New year, new you. That’s the mantra for 2018, as folks around the world look to better themselves: financially, spiritually, physically, and otherwise.
While self-improvement is certainly an admirable goal, it’s important to get the most accurate and up-to-date information available before embarking on any journey.
The unfortunate fact is, so many wellness myths out there have — over the years — become accepted as common knowledge. The problem is so bad that the U.S. Department of Health has even intervened, offering tips and advice for how to determine the truth.
Here’s how to separate wellness fact from fiction:
Get the Whole Picture
Few things in life can be approached with a laser focus, blind to any other factors. That means no meal plan that dictates ‘zero’ anything is going to be sustainable long-term.
Rather than accepting that eating fat makes you fat, realize healthy fats are essential for optimal health. They also taste good! So, instead of cutting out fat altogether, consider making subtle changes in your cooking (olive oil instead of shortening, applesauce instead of butter), and remember to practice moderation.
Instead of eliminating carbohydrates from your diet (carbs are also integral to optimum wellness), choose whole grain options and pay attention to portion sizes.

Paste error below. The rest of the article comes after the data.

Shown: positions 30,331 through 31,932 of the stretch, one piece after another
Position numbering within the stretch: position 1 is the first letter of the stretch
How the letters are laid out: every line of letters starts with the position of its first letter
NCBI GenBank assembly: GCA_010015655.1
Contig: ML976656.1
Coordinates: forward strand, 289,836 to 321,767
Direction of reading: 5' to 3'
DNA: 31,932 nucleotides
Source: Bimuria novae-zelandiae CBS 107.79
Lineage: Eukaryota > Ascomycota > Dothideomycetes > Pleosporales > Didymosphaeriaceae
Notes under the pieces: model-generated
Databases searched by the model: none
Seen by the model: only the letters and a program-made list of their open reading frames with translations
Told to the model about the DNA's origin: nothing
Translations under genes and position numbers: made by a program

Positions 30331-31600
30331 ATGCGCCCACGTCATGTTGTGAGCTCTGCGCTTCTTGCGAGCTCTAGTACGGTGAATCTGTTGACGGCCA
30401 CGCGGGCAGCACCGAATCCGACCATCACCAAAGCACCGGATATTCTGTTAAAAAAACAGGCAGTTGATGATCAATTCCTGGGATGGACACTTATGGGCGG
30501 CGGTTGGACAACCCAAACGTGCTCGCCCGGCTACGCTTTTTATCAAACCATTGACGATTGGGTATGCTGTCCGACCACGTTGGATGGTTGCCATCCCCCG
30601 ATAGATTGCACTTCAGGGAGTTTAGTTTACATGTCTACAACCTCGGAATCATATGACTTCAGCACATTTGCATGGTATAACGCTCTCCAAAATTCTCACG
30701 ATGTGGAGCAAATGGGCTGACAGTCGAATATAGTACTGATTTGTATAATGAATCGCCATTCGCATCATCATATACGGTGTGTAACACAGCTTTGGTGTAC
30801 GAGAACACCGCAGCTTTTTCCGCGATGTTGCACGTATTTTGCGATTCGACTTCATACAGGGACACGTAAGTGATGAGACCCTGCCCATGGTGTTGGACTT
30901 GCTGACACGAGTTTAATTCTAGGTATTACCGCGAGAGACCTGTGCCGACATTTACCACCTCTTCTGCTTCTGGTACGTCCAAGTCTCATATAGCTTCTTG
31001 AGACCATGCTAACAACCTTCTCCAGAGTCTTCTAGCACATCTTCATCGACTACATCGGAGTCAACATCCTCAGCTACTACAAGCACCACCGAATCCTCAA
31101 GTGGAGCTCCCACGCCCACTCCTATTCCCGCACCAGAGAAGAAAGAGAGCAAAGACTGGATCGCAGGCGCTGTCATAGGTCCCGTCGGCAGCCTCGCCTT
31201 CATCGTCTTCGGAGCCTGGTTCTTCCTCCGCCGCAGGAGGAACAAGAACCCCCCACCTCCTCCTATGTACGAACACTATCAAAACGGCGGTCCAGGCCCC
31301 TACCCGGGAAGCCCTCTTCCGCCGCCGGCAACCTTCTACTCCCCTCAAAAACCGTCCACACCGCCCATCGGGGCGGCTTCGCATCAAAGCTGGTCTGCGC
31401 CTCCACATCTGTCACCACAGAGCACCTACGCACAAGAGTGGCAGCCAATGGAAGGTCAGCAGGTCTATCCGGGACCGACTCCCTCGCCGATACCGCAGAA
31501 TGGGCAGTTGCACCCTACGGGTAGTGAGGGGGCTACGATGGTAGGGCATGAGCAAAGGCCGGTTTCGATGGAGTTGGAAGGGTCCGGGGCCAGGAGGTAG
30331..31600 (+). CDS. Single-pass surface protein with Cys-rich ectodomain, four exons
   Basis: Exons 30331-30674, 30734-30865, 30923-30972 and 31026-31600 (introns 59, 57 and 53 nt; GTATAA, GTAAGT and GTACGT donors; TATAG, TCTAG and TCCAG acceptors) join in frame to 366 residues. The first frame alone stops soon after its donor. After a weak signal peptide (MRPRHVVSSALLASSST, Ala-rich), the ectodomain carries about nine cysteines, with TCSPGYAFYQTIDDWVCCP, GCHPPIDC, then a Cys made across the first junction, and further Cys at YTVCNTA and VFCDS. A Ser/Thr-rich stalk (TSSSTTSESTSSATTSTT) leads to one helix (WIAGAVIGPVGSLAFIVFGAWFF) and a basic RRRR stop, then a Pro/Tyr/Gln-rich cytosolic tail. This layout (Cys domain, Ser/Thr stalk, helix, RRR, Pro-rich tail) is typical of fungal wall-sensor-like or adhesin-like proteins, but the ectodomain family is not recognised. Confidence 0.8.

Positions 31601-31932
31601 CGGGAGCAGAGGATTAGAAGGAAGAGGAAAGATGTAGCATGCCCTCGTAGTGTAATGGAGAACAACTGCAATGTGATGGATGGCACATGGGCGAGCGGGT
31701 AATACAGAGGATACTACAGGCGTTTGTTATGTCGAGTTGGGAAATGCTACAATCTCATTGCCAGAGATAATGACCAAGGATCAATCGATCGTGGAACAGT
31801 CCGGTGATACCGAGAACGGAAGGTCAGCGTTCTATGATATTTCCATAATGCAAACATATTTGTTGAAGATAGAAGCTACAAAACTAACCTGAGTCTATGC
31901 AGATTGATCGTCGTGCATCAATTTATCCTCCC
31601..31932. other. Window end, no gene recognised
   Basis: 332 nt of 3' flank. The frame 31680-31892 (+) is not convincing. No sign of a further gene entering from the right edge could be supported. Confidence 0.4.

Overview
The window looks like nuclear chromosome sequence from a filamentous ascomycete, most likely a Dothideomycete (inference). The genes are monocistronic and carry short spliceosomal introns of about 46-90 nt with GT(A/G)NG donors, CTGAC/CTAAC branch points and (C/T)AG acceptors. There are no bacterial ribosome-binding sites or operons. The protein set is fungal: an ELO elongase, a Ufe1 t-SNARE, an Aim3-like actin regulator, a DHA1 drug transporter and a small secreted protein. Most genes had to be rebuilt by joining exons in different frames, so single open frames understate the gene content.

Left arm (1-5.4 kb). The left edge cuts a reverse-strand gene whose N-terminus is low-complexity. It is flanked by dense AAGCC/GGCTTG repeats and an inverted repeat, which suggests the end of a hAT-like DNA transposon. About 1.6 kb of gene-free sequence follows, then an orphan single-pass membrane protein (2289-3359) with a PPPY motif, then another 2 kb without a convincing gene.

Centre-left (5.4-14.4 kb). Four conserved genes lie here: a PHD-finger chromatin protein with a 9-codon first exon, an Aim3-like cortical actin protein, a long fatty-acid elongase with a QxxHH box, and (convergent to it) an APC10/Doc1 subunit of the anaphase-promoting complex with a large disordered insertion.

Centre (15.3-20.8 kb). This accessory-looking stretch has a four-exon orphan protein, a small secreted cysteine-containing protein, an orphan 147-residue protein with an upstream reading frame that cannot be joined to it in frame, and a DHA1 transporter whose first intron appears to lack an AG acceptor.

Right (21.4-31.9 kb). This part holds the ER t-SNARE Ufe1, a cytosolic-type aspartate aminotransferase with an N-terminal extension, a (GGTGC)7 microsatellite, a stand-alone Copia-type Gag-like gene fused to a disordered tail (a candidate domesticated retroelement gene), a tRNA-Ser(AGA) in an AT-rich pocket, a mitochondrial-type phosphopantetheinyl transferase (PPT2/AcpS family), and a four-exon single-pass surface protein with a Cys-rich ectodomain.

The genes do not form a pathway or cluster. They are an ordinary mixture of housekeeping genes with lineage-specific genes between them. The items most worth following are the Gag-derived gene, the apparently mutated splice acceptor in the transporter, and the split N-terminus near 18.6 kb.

Know Who to Trust
In an era of fake news, it’s important to check the credentials of those providing information online. There’s an endless supply of myths, lies, and flat-out bunk.
Though I’m not (and don’t claim to be) a doctor or wellness professional, I’ve lost more than 90 pounds and successfully kept the weight off through a daily regimen of nutrition, activity, and general wellness.
In addition, as a classically-trained journalist, I thoroughly research each and every article I write, including this one.
Still, as Levar Burton used to say in Reading Rainbow, “don’t take my word for it.” Which leads us to the next point.
Get a Second (and Third!) Opinion
Along with cute and funny cat videos, today’s web graciously provides various review platforms, where you can glean opinions and observations on anything from travel, to restaurants, cars, jobs, and everything in between. That, of course, includes health and wellness advice.
While the same misinformation spread on different websites probably doesn’t qualify as ‘official,’ when you collect similar advice from various outlets that place a high value on research and fact-checking, you can make the safe assumption that what you’re reading and watching is legitimate.
Trust Your Gut
In the end, if something doesn’t sound right, it’s probably not. Plus, it’s always best to listen to your body. If you feel queasy or otherwise uncomfortable doing/eating a certain thing, find a more viable and sustainable alternative.
Rather than a one-time endeavor, wellness must become a consistent part of daily life. Only then can we hope to achieve real and lasting results. Best of luck on your journey! ■
Until next time,
See You Alter,
See You Alter™ — Waist Management™
Frank Samandari is an award-winning journalist, web writer, and voice talent. Once described by a doctor as “obese,” he lost 90 pounds in 2017 and has successfully kept the weight off through a daily regimen of nutrition, activity, and overall wellness.